Aces on Bridge — Daily Columns

The Aces on Bridge: Sunday, September 6, 2009

Dear Mr. Wolff:

We play a direct cue-bid over the opponent’s opening bid as Michaels (both majors if the opening was a minor, the other major and an unspecified minor over a major opening). If you are in fourth chair and hear the opponents bid one suit and respond in another suit at the one-level, then how should the cue-bid be played — two-suiter, or something else?

—  Sandwich Spread, Hartford, Conn.

ANSWER: I recommend that fourth hand’s bid of either his LHO’s or RHO’s suit be treated as natural. Since you have double and two no-trump for the unbid suits, you do not need a third such call. Thus suit-bids and one no-trump all remain natural, showing good hands.

Dear Mr. Wolff:

I bid one diamond over one club, holding A-J-3, K-Q, A-Q-7-3-2, 10-3-2. Could I have bid one no-trump instead? In any event, having bid one diamond, I now heard my partner respond one heart. What is the best way forward now, and does it depend on whether the one-heart response was forcing?

—  Making Haste, Phoenix, Ariz.

ANSWER: This is a complex hand, no matter what your agreements are. Either the diamond or no-trump overcall is fine by me. (You do not need a club stop to overcall an opening of one club if the rest of your shape is suitable.) I’d cue-bid two clubs at my second turn, hoping to reach game in diamonds, hearts or no-trump, depending on my partner’s next action.

Dear Mr. Wolff:

Do you enjoy having your column on the internet? Is it more work for you? And does the column change when you post it online?

—  Solicitous, Troy, N.Y.

  ANSWER: Thank you for giving me the opportunity to mention again that my column now appears (almost) live on the internet. You can read it at Yes there is some extra work, mainly finding any errors that crept past me the first time I reviewed the column. But it is certainly worth it to widen the column’s readership and get responses from all over the world. And my wife, Judy, lightens the load too.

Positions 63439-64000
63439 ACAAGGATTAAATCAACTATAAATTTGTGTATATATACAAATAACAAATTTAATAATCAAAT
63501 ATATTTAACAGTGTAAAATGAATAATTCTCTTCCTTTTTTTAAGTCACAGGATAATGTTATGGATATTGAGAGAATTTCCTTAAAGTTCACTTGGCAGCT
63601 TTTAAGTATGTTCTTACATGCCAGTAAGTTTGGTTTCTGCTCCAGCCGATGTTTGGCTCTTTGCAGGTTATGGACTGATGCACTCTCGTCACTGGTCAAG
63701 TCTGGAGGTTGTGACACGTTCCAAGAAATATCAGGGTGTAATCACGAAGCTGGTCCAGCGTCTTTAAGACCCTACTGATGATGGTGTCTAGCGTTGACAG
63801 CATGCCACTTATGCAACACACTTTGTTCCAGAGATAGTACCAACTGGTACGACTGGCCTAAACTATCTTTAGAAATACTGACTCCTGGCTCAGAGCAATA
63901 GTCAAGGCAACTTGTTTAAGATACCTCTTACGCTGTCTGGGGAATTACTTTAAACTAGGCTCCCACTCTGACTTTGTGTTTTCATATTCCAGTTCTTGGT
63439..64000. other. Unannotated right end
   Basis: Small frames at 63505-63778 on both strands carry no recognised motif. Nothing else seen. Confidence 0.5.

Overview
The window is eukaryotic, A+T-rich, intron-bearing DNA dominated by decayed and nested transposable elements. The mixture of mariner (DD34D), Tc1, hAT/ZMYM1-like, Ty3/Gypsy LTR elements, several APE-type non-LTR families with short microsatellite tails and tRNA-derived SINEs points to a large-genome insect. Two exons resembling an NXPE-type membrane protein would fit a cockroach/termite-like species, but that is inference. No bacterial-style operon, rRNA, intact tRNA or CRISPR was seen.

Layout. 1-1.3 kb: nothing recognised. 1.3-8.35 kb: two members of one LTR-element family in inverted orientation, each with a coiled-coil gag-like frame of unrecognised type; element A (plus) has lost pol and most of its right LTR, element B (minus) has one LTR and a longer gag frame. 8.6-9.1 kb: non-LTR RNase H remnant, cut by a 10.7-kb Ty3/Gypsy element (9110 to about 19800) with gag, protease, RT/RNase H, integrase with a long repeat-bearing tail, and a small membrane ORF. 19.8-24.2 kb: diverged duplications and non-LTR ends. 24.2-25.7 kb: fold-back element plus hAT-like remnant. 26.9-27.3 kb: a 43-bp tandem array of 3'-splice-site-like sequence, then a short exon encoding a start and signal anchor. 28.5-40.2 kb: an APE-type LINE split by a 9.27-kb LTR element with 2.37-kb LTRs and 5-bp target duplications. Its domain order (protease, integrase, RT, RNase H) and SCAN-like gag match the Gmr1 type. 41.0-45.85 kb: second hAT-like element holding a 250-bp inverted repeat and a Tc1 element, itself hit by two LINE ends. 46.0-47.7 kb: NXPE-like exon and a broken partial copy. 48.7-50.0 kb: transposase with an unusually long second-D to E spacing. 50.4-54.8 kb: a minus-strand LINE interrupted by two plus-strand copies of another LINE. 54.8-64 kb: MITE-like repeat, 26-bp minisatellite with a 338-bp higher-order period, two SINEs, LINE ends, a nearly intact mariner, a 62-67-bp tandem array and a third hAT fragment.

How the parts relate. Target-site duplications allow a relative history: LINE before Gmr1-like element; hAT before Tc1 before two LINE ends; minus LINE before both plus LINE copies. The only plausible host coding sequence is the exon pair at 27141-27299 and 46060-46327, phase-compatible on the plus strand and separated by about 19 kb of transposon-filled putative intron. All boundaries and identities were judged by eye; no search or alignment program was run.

Dear Mr. Wolff:

If faced with the choice of a blind lead against either one no-trump or three no-trump, how do you feel about leading a major as opposed to a minor?

—  Major League, Boise, Idaho


ANSWER: When deciding on your lead, look at your suit quality first, then at whether it is a major or a minor. I’d lead from Q-10-x-x rather than A-9-x-x, no matter which was the major and which the minor. In case of a tie, pick the major.


Dear Mr. Wolff:

With —, A-Q-9-7-6-3-2, Q-9-7-6-5-3, —, I responded one heart to my partner’s one-club opening bid. Now LHO joined in with one spade. My partner bid one no-trump, and after RHO’s raise to two spades, I saw no future anywhere but four hearts. My partner had four small clubs and enough red-suit cards to have a play for six hearts. Should I have been more optimistic?

—  Falling Short, Jackson, Tenn.


ANSWER: Any time a freak hand comes up (and 0-7-6-0 certainly qualifies), do NOT worry about any normal action you took that could be improved on double dummy. If you plan to wait to see this hand again, don’t hold your breath. You did sensibly enough here — and if I could bid all my balanced hands sensibly, I’d pay off to misguessing the freaks.


If you would like to contact Bobby Wolff, e-mail him at Reproduced with permission of United Feature Syndicate, Inc., Copyright 2009.